with enjoy our exubebrapt bright bouquet for generations to come. thank you so much. >> thank you. for this whole project is obviously a great benefit for all of san francisco. the primary beneficiaries are the folks here in viz valley, along this corridor. as primary beneficiaries, they were the ones that suffered the most as we were getting the work done. as you could see, it was a significant construction project. just like a major renovation would be in your home, a little disruptive. this was a little bit disruptive and we understand that and appreciate the support and patience of the merchants and residents of leland and the surrounding streets as we understood took this process. we worked very hard on all of these projects to minimize adverse impact, but we all -- we all recognize there's going to be some, but it is limited in time and from here forward, it
is nothing but good times and hopefully not -- not significant rent raises for the folks. but i want to ask one of the leaders from the community who has been working with us all along, who has been a booster of the community for a long time and will continue to be, that helped us working with the merchants representing the merchants in their community to come up. nick wolf from b.b. boom. >> thank you, ed. this is a new day in -- in downtown visitation avenue. it is usually sunnier here. this is one of the sunniest neighborhoods in the city of san francisco. i like to thank may newsom and supervisor maxwell for their leadership and commitment in securing the four-plus million dollar bond that led to the creation of this beautiful state-of-the-art streetscape that we're here celebrating. the department of public works staff and project managers on the ground have worked we ve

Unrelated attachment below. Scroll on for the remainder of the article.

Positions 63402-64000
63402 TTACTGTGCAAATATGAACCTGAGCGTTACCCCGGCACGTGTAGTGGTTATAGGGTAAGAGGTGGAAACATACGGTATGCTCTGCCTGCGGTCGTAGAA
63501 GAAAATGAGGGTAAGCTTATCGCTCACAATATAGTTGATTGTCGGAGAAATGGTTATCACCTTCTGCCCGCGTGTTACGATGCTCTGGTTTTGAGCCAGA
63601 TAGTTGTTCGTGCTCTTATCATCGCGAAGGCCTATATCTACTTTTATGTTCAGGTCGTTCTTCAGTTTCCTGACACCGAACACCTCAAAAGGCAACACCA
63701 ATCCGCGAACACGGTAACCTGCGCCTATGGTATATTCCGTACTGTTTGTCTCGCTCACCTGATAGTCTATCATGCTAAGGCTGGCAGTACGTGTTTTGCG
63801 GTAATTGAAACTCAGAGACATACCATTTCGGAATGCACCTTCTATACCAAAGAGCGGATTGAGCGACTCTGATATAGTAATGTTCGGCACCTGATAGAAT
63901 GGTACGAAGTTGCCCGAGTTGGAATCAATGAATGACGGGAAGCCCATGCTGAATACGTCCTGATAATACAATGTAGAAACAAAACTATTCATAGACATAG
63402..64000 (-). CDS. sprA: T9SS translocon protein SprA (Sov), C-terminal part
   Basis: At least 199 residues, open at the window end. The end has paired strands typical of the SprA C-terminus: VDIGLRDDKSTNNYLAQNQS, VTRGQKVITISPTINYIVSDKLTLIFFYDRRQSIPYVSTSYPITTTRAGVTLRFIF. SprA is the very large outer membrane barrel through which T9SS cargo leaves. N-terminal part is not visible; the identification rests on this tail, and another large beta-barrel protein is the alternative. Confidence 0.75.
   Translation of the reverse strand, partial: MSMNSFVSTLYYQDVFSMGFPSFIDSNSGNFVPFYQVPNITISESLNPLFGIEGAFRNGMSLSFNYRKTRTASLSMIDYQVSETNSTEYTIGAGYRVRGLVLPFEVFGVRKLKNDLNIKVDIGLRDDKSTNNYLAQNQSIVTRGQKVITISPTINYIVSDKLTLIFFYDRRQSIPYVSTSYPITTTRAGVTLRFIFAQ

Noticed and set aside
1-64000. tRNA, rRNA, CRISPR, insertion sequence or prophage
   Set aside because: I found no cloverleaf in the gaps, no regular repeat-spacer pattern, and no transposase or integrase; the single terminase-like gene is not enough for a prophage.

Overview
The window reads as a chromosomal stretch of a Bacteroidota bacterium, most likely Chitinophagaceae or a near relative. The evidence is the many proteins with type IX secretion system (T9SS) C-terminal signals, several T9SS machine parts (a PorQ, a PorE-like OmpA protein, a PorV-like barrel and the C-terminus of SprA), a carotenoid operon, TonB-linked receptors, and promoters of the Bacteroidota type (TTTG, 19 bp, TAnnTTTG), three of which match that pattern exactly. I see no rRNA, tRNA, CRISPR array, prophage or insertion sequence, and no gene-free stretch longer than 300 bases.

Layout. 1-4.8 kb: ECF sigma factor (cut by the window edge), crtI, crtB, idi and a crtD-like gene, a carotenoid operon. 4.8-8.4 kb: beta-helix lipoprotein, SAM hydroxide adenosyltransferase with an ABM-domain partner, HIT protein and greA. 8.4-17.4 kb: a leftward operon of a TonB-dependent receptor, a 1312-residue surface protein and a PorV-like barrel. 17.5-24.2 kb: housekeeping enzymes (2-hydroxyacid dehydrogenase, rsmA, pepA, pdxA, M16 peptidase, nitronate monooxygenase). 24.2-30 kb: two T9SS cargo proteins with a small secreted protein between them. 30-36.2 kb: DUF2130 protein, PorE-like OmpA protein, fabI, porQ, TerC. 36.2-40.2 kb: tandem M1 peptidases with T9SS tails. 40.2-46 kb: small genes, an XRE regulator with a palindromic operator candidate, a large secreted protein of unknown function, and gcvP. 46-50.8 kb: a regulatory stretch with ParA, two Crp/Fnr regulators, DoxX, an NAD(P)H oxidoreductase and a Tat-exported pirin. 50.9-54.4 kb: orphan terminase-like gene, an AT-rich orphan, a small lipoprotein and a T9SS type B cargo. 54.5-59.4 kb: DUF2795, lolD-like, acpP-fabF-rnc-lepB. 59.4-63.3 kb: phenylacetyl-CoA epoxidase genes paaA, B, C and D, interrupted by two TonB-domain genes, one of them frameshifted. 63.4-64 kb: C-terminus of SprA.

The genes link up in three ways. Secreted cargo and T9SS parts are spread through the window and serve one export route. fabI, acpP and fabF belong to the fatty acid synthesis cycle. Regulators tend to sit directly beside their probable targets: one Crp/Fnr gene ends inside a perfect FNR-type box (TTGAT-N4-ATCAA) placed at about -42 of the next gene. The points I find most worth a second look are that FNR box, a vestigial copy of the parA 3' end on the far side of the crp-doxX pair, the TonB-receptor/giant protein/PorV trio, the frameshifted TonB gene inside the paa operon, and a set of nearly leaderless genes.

hard to keep the project moving and it actually finished a little ahead of schedule. i think they should be acknowledged for their hard work. chris, alex, john, deppness, thank you guys. the fact that they made themselves available too attend our merchant meetings and were attentive and patient fielding an endless barrage of questions from a lot of small business owners was great. they were real partners in this and -- i really thank them for that. the merchants themselves along leland avenue, i think -- i like to thank them. i think we owe them a big debt of gratitude, there's 50 merchants that are the heart of the neighborhood. every day they wake up early and -- leave late and make sure we have fresh fruit, we have affordable medicine. in my case, we're able to get a cup of coffee and some dim sung for lunch every day.
i see a lot of them are here too. j.b. from the shop is here. ken from the dragon city aquarium is here. this is good. this is a good day. i feel good about it. they weathered a real storm like the mayor mentioned before. the factory across bay shore. the economic slump didn't help things, we're thrilled to stand here today in a new and improved leland avenue. this -- this is where we serve to bring the economic vitality back to the street. it is quite a year down here. the future has never looked brighter for do you want visitation valley. b.b. boom, the -- it is a program that works hard to bring in resources and programming to the community. i like to thank people that are on my steering committee that i see here. russell and edie and smalley hassler, and betty particle -- betty and even. you guys make my job a lot